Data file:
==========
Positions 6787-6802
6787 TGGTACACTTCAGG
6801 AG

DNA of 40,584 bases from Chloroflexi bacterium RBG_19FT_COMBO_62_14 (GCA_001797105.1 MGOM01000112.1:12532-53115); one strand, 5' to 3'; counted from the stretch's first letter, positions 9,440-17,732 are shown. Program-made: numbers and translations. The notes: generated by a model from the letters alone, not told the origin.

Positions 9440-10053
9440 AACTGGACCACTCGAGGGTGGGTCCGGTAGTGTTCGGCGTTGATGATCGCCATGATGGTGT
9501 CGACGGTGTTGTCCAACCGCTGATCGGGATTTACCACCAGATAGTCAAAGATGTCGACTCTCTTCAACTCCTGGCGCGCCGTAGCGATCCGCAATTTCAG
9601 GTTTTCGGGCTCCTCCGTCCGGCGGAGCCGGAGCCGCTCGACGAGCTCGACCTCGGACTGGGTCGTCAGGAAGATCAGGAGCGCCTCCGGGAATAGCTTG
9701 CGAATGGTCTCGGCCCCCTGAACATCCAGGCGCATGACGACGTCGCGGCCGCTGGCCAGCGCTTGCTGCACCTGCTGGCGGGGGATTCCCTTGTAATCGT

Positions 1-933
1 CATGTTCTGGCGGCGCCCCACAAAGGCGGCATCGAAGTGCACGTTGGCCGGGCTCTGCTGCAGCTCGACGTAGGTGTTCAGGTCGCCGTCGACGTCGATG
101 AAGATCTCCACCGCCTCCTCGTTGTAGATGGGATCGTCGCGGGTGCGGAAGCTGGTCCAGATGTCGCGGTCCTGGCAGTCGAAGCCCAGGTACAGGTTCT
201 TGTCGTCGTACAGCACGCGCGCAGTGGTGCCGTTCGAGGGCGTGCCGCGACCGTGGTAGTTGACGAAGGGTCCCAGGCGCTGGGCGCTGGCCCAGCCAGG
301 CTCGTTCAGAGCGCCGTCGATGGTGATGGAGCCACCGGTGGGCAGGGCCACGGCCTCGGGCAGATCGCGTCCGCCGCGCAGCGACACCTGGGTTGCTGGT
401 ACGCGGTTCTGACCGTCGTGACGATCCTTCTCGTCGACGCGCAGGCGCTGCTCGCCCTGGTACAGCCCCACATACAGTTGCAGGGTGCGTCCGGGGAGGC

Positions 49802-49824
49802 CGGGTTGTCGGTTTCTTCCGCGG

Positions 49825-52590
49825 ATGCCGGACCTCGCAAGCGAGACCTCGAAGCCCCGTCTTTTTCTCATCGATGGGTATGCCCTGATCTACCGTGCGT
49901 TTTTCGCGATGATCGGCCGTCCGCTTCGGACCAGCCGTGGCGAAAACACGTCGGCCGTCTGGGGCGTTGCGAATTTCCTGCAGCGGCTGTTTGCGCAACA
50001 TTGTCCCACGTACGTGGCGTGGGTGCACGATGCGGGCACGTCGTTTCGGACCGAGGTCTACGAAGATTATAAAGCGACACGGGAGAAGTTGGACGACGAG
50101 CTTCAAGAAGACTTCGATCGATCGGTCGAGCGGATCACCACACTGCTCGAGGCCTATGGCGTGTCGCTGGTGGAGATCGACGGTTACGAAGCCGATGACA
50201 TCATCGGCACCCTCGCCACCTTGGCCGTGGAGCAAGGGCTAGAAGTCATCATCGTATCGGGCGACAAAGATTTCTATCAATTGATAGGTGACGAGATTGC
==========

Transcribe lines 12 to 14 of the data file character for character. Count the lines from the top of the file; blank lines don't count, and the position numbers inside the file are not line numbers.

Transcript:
101 AAGATCTCCACCGCCTCCTCGTTGTAGATGGGATCGTCGCGGGTGCGGAAGCTGGTCCAGATGTCGCGGTCCTGGCAGTCGAAGCCCAGGTACAGGTTCT
201 TGTCGTCGTACAGCACGCGCGCAGTGGTGCCGTTCGAGGGCGTGCCGCGACCGTGGTAGTTGACGAAGGGTCCCAGGCGCTGGGCGCTGGCCCAGCCAGG
301 CTCGTTCAGAGCGCCGTCGATGGTGATGGAGCCACCGGTGGGCAGGGCCACGGCCTCGGGCAGATCGCGTCCGCCGCGCAGCGACACCTGGGTTGCTGGT